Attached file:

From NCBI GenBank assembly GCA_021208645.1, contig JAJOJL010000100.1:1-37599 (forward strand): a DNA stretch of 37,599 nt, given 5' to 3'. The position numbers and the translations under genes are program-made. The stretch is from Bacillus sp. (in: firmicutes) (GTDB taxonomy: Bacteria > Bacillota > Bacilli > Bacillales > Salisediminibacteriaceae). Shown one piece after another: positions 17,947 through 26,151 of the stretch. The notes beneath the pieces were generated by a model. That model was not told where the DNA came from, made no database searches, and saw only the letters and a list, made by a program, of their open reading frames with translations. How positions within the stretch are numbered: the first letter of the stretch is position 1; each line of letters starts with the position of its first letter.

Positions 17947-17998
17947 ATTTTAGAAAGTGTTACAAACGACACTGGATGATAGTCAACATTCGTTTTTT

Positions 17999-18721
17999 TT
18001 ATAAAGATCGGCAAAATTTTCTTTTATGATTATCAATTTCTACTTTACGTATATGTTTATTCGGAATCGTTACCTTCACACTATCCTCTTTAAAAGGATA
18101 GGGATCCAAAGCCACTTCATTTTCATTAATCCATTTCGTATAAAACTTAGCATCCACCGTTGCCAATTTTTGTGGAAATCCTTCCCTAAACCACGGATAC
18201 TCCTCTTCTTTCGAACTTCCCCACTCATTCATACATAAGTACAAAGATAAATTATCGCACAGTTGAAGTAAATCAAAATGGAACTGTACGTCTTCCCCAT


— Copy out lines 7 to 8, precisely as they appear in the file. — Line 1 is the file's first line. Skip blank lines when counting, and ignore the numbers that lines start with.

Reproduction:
18101 GGGATCCAAAGCCACTTCATTTTCATTAATCCATTTCGTATAAAACTTAGCATCCACCGTTGCCAATTTTTGTGGAAATCCTTCCCTAAACCACGGATAC
18201 TCCTCTTCTTTCGAACTTCCCCACTCATTCATACATAAGTACAAAGATAAATTATCGCACAGTTGAAGTAAATCAAAATGGAACTGTACGTCTTCCCCAT